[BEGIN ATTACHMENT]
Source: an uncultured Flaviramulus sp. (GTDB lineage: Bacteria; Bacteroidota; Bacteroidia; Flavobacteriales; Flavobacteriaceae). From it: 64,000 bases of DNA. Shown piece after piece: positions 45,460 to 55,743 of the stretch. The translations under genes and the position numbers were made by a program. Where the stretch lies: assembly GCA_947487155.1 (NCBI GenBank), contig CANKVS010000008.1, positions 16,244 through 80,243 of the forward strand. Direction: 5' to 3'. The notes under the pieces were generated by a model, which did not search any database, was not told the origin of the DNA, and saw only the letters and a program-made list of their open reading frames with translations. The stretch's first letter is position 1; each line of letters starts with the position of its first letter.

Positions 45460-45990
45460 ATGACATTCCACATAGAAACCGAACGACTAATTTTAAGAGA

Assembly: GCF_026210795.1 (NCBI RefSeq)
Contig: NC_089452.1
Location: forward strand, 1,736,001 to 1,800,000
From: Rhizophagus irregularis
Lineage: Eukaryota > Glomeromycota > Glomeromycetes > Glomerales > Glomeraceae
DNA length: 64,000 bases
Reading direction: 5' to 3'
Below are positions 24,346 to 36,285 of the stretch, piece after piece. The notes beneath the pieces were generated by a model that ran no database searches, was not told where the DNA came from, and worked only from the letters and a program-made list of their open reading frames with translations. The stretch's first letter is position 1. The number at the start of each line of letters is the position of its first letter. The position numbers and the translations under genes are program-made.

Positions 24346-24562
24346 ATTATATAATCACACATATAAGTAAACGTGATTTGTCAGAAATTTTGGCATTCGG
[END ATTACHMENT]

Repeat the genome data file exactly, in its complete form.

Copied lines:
Source: an uncultured Flaviramulus sp. (GTDB lineage: Bacteria; Bacteroidota; Bacteroidia; Flavobacteriales; Flavobacteriaceae). From it: 64,000 bases of DNA. Shown piece after piece: positions 45,460 to 55,743 of the stretch. The translations under genes and the position numbers were made by a program. Where the stretch lies: assembly GCA_947487155.1 (NCBI GenBank), contig CANKVS010000008.1, positions 16,244 through 80,243 of the forward strand. Direction: 5' to 3'. The notes under the pieces were generated by a model, which did not search any database, was not told the origin of the DNA, and saw only the letters and a program-made list of their open reading frames with translations. The stretch's first letter is position 1; each line of letters starts with the position of its first letter.

Positions 45460-45990
45460 ATGACATTCCACATAGAAACCGAACGACTAATTTTAAGAGA

Assembly: GCF_026210795.1 (NCBI RefSeq)
Contig: NC_089452.1
Location: forward strand, 1,736,001 to 1,800,000
From: Rhizophagus irregularis
Lineage: Eukaryota > Glomeromycota > Glomeromycetes > Glomerales > Glomeraceae
DNA length: 64,000 bases
Reading direction: 5' to 3'
Below are positions 24,346 to 36,285 of the stretch, piece after piece. The notes beneath the pieces were generated by a model that ran no database searches, was not told where the DNA came from, and worked only from the letters and a program-made list of their open reading frames with translations. The stretch's first letter is position 1. The number at the start of each line of letters is the position of its first letter. The position numbers and the translations under genes are program-made.

Positions 24346-24562
24346 ATTATATAATCACACATATAAGTAAACGTGATTTGTCAGAAATTTTGGCATTCGG